Figure 7. IE supports blocking popups.
One new application in Longhorn is the Sync Manager (located in Control Panel).Using the Sync Manager you can synchronize the contents of designated folders with a backup device (see Figure 8).
Figure 8. The Sync Manager.
Figure 9 shows configuring the folders on my desktop to synchronize with my thumb drive.
Figure 9. Synchronizing the folders with my thumb drive.
This feature is useful for people using multiple desktops (such as in the office and at home). Using a thumb drive (or portable hard disk), you can now synchronize your work with all your machines.
Outlook Express is upgraded in Longhorn to version 7 (see Figure 10).
Figure 10. Outlook Express 7 in Longhorn.
Outlook Express 7 in this version of Longhorn only supports POP and IMAP (see Figure 11), and so Hotmail users will be disappointed. Considering that Outlook Express in the current version of XP supports Hotmail as well as HTTP mail, one would hope that support will be built into the final version of Longhorn as well, but we'll have to wait and see.
Figure 11. Outlook supports POP and IMAP in pre-beta.
There are two new themes in Longhorn -- Slate and Jade. Figure 12 shows the Jade theme -- a combination of silver and blue. The new themes have received a lot of comments and criticisms from testers on the Web. But I think it is still too early to judge the looks since the final product may be drastically different.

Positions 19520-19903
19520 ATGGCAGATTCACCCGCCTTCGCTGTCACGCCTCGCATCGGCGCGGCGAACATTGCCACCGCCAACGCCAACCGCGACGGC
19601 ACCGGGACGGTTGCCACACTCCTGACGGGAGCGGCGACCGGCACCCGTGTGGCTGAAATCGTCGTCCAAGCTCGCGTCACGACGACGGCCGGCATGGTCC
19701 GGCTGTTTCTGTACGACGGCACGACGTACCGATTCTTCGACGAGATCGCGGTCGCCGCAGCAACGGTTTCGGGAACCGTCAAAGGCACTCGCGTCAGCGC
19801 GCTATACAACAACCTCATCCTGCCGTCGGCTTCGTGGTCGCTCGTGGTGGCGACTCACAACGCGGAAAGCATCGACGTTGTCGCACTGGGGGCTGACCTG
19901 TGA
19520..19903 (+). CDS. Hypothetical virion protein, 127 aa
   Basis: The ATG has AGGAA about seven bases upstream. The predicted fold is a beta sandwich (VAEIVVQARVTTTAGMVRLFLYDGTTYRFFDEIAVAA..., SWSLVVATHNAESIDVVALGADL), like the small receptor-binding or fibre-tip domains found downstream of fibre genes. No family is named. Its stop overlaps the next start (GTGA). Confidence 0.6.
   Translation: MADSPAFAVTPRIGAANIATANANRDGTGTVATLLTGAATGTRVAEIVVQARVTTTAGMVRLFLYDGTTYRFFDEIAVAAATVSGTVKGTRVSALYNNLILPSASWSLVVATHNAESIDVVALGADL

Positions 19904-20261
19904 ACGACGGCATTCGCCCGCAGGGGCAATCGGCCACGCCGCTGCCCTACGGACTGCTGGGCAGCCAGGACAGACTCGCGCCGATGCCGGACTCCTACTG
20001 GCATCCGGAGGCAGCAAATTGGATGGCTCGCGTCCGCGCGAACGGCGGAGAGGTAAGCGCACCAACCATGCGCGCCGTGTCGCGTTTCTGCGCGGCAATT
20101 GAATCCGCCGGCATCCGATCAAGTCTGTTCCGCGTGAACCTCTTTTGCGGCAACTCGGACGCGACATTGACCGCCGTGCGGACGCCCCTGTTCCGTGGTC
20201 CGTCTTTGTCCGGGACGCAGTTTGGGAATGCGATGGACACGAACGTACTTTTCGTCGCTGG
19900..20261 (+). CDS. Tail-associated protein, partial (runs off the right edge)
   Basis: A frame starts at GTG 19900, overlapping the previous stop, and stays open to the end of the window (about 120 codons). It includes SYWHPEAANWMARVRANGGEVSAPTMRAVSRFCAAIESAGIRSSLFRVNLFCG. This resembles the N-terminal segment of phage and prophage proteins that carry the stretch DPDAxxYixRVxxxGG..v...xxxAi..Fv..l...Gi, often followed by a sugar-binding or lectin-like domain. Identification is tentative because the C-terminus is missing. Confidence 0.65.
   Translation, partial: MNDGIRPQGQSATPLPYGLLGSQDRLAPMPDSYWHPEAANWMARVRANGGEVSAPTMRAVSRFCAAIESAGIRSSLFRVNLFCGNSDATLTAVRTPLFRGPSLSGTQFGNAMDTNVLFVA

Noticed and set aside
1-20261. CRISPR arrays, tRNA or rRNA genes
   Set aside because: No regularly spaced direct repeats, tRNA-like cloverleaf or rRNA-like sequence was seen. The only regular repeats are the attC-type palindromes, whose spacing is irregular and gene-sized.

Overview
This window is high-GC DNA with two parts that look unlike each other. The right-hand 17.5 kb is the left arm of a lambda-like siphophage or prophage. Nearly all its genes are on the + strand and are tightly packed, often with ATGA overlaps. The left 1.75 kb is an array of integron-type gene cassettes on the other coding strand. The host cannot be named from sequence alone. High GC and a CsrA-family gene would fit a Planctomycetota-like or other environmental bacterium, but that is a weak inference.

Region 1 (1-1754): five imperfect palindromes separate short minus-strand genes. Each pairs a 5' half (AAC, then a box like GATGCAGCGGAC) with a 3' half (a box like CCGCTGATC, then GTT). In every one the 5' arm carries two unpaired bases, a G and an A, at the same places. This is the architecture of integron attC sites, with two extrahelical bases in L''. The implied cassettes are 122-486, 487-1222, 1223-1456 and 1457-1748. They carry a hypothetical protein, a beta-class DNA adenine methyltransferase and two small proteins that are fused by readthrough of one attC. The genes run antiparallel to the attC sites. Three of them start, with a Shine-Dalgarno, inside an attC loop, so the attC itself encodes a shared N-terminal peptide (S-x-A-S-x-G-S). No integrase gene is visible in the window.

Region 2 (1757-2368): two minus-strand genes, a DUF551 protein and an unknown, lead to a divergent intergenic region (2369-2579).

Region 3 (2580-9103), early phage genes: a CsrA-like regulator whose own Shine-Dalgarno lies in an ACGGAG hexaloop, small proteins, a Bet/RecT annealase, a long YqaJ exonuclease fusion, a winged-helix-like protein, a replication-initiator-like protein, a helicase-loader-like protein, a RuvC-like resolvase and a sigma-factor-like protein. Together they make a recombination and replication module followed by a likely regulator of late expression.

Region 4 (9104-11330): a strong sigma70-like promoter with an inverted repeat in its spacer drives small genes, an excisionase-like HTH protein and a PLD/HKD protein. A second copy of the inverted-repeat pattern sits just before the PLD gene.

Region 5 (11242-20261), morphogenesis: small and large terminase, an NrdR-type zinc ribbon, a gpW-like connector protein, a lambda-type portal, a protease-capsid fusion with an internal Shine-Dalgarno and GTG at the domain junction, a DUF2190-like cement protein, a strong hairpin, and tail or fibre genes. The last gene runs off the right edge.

And as a Mac user I find the theme eerily similar to Mac OS X. However, expect more themes to appear in subsequent builds.
Figure 12. The new Jade theme.
One of the most impressive features in Longhorn is no doubt the Avalon Desktop Windows Manager (DWM). Avalon is the new 3D GUI in Longhorn. If you are lucky enough (that is, your hardware is powerful enough) you should be able to see it for yourself in this current build.
To invoke DWM, open up a command window and type the following command (note the directory):
Wait a few seconds and you should notice that your windows are now three-dimensional (see Figure 13, and note the shadows). Again, this looks much like Mac OS X's Aqua UI.
Figure 13. Windows in 3D Avalon.
But that similarity ends when you press Alt-Tab! All open windows will be stacked up (see Figure 14). Each tab will cycle through the windows, with the active one displayed at the front of the window stack. I did find some inconsistencies in the implementation, but hey this is pre-beta software!
Figure 14. The windows all stack up when you press Alt-Tab.
Even though I can invoke DWM on my machine, it is painfully slow. A few minutes into it I looked for a way to switch back to the 2D mode. Fortunately, it is simple:
Overall, this build of Longhorn spots some improvements in UI. Performance-wise, it is still slow for two reasons:
This is pre-beta software so it contains lots of debugging code. Also, the OS has not been optimized yet.
Microsoft expects higher hardware requirements when Longhorn eventually rolls out. Also Microsoft anticipates that 64-bit computing will be prevalent when Longhorn ships.
This piece just skims the surface of what's in Longhorn. In future articles I will dive deeper into each Longhorn feature.
Wei-Meng Lee (Microsoft MVP) http://weimenglee.blogspot.com is a technologist and founder of Developer Learning Solutions http://www.developerlearningsolutions.com, a technology company specializing in hands-on training on the latest Microsoft technologies.